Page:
In order to reshape corporate learning at Valin, we’ve created a flipped and blended learning program for our 200+ employees. Valin is an industrial technology and automation firm in Silicon Valley. Over the past several years, we’ve evolved from an old school ‘push’ learning curriculum to a ‘pull’ learning environment. This means that we pay more attention to what our employees choose to learn on their own time at home with their own money. We then bring those innovative resources into Valin to benefit other employees. For example, we now offer Udemy for Business because one of our sales team members discovered an excellent Excel course on the platform. He shared it with our Sales VP who found it so useful he had the entire sales team take the course to become more data-driven in their decision-making.
We built Udemy for Business and other new resources into our flipped learning approach at Valin. What this means is that we essentially ‘flip’ the classroom and do the ‘homework’ first by assigning online video courses and then reinforcing them with role-playing sessions. The pre-work is an individual online learning experience and is used to introduce new concepts or techniques people can learn themselves. We then follow this with more ‘active learning’ such as role-playing in a classroom to ensure people actually apply what they learned.
For example, putting employees in a face-to-face practice area helps them process the leadership skills they just acquired. This ensures transference occurs. Manager coaching is also a big part of helping employees master these skills in the long run. As a professional educator and trainer, I try to continually help people develop a conceptual understanding and procedural fluency with a particular concept or skill. After all, if there is no context to the learning, it is difficult for learners to fully transfer the knowledge into practice.
As part of our flipped learning approach, we have a customized 13-week sales course that includes a combination of online learning, discussion forums, and role-playing classroom sessions with coaches. The training starts with a 6-hour overview of what to expect so that each salesperson can conceptualize what it will mean for their role.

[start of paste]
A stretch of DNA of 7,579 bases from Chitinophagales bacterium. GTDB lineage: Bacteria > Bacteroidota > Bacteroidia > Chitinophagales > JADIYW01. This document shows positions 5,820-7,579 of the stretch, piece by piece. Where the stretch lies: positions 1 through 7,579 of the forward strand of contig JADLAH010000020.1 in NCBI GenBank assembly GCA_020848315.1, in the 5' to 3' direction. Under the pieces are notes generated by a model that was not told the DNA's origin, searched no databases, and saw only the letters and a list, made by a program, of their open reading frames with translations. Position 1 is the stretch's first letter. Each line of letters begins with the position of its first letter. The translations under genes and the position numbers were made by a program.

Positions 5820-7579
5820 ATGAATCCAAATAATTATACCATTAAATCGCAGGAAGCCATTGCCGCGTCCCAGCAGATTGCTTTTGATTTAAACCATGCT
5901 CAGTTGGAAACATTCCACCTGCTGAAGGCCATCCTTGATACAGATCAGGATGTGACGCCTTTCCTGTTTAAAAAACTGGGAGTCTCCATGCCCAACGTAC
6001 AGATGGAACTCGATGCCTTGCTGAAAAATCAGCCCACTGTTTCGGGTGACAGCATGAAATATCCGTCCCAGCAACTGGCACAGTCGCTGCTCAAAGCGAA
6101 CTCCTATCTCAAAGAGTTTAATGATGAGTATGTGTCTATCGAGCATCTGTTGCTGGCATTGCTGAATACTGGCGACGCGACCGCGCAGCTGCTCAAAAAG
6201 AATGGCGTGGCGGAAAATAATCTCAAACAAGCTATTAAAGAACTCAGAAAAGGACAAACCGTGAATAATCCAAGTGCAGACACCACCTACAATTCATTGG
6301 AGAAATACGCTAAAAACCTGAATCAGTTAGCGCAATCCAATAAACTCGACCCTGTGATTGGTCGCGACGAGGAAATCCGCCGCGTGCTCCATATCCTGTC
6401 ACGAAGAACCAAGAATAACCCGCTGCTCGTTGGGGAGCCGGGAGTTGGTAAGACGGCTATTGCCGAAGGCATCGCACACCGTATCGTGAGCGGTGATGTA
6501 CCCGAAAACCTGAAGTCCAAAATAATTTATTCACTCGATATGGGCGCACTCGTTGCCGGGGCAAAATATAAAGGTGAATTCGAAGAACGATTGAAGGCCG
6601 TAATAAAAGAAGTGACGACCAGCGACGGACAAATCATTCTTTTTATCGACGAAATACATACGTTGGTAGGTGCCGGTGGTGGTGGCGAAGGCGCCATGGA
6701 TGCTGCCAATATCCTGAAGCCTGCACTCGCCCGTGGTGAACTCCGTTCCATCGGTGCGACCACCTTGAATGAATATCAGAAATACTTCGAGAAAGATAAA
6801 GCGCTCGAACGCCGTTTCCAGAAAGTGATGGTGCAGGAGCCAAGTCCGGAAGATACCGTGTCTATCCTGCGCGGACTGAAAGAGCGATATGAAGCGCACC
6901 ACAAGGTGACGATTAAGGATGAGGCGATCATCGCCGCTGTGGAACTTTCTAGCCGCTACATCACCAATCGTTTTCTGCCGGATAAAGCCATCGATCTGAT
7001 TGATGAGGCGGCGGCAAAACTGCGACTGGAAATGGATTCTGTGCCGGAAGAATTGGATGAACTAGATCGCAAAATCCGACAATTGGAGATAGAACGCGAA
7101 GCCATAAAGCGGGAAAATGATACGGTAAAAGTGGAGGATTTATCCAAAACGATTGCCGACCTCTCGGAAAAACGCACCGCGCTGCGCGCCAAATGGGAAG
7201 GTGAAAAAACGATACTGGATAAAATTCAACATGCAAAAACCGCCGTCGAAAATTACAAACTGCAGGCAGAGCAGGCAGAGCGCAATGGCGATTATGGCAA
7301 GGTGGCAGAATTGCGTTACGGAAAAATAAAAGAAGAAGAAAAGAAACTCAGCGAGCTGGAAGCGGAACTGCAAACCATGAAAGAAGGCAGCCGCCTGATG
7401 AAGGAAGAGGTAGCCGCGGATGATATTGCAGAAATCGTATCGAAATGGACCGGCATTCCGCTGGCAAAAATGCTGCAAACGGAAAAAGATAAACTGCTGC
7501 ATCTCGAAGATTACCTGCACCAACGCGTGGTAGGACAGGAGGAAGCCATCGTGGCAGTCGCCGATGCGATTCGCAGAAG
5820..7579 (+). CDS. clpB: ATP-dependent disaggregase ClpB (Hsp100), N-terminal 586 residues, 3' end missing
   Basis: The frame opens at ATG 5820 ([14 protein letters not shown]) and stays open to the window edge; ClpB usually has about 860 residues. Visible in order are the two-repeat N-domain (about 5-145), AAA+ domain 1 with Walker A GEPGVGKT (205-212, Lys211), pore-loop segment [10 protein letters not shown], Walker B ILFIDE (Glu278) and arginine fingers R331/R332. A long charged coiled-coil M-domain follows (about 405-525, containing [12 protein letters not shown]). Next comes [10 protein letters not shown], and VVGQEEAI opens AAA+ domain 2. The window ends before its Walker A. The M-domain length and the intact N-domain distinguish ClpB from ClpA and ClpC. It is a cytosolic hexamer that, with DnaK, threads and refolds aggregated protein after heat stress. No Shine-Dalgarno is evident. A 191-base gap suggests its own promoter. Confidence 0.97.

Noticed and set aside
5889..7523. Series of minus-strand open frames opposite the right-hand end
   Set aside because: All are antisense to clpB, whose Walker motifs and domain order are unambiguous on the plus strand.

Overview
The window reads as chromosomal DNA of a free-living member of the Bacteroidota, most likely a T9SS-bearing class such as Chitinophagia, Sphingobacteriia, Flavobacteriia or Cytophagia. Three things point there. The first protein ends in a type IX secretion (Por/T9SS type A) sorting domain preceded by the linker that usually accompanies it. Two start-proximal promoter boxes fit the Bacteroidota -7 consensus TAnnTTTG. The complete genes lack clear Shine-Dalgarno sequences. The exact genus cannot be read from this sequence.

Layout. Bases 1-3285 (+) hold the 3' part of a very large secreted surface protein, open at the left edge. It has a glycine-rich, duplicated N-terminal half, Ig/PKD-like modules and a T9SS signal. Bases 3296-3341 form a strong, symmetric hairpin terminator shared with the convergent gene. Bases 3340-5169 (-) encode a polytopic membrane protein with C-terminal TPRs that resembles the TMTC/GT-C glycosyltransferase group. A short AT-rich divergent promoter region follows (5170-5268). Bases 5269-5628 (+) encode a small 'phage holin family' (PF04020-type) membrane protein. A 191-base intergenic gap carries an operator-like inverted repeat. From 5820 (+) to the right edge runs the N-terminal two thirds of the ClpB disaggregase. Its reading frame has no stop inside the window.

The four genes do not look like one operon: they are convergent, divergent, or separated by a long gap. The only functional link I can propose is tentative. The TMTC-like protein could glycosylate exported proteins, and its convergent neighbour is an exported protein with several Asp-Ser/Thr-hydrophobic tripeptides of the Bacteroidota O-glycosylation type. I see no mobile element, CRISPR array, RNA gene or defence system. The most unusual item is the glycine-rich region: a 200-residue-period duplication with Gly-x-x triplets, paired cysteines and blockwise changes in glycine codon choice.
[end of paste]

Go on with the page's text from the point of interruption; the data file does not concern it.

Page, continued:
Each week, we assign an online module which is followed by an online discussion hosted on our learning management system (LMS) discussion forum. Following the online learning, two to three discussion questions are formulated that may consist of more articles to read, an assignment to do, or a video to watch. After several weeks of pre-work, the employees come together in a role-playing session in the classroom. Through the discussion forums and role-playing sessions, the participants reflect and take what they learn back to their jobs. It is through this reflection that employees actually process, retain, and apply their new skills.
Finally, at Valin, we empower our employees to decide what they want to learn. Our employees determine what they need to enhance their skill set and we give them the flexibility to go out and take the course themselves. Why? When employees buy into their own training, they open their minds more, and pay attention to what they are learning.
I’m not the kind of learning officer who wants to control the curation of content for our employees. When our employees pick a course out of the Udemy for Business collection, they are required to give me feedback on what they got out of the course and if they think it is a good course for others to take. This feedback gives validity to the quality of the course, helps me understand what content is relevant for people, and gives me the confidence to recommend courses to others.
I don’t go anywhere without asking: what did you learn today? If you could do it over, what would you do? I encourage our employees to harness the value of informal learning. Go read a book, use social media, or watch a video online. With all the resources out there, there’s no reason not to learn.
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